Inscriptions on the Berlin statue of Senmut and Neferure



Senmut and the princess Neferure
Altes Museum, Berlin (Image from Wiki Commons)

This block statue is another gift from his royal patrons. The inscriptions mention his relationship to the princess as her tutor. The text below comes from Breasted, Ancient Records, Vol. II.

Senmut, triumphant, not found among the writings of the ancestors, great father-tutor of the king's-daughter, Sovereign of the Two Lands, Divine Consort, Nefrure, -- -- which I did according to the thought of my heart -- -- --
 
Mortuary Prayer
A royal offering, which Amun-Re and the King of Upper and Lower Egypt, Maatkare, give; may they grant the mortuary oblation of bread, beer, oxen, geese, linen, incense, ointment.
 
A Royal Gift
Given as a favor of the king's-presence [to] the hereditary prince, count, companion, great in love, steward of Amun, Senmut.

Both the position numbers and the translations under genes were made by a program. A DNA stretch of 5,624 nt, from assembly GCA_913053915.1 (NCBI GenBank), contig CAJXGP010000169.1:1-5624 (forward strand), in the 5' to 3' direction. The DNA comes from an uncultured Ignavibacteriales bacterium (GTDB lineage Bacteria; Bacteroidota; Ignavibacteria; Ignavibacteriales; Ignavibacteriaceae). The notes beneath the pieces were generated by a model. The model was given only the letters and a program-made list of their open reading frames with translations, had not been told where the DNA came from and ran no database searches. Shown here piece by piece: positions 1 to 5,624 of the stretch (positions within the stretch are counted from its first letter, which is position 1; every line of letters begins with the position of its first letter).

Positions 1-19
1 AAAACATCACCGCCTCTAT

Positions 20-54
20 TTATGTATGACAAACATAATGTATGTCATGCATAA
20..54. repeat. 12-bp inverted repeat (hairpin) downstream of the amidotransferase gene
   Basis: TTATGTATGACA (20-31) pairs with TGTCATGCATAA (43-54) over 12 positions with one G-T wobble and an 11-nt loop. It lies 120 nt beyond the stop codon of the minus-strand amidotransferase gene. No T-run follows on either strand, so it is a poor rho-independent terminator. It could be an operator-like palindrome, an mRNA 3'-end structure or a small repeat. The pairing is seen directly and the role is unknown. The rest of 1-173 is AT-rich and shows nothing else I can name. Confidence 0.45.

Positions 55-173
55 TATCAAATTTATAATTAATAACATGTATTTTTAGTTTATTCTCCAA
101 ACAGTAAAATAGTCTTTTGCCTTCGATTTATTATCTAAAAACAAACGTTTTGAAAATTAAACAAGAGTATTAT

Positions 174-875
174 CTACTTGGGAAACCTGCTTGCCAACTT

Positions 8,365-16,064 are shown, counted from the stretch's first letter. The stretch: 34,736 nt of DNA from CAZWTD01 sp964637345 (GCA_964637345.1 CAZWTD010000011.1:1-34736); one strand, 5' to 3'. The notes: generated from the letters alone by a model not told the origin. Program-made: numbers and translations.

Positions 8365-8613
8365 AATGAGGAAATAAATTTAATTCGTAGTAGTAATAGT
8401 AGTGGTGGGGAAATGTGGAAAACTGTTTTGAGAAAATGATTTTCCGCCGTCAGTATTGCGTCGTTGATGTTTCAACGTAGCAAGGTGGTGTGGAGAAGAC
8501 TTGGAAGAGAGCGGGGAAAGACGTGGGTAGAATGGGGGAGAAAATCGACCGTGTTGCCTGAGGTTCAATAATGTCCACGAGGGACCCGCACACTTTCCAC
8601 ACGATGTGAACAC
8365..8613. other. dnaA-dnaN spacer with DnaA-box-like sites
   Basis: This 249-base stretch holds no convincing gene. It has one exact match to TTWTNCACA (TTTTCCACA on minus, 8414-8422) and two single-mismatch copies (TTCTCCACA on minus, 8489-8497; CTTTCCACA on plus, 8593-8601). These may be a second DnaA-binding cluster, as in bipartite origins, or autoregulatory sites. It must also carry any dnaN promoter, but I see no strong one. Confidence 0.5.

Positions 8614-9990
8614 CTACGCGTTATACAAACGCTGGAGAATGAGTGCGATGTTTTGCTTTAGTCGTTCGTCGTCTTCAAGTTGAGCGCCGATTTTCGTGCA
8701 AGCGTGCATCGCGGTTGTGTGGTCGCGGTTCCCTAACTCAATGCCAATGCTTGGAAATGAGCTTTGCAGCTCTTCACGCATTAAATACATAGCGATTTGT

Mortuary Prayer
A royal offering which Osiris, lord of Abydos gives; may he grant all that cometh forth from his table every day for the ka of the hereditary prince —  —  who greatly satisfies the heart of the Lord of the Two Lands, the favorite of the Good God, the overseer of the granary of Amun, Senmut.
 
Senmut's Favor with King and Queen
He says, "I was a noble, beloved of his lord, who entered upon the wonderful plans of the Mistress of the Two Lands. He exalted me before the Two Lands, he appointed me to be chief of his estate throughout the entire land. I was the superior of superiors, the chief of chiefs of works. I was in this land under his command since the occurrence of the death of his predecessor. I was in life
under the Mistress of the Two Lands, King of Upper and Lower Egypt, Maatkare (Hatshepsut), who liveth forever."


Other


There are many more statues of Senmut. Quite a few show him with Princess Neferure.



Senmut and Neferure.







Last edited: September 2008






Comments: email barta@slu.edu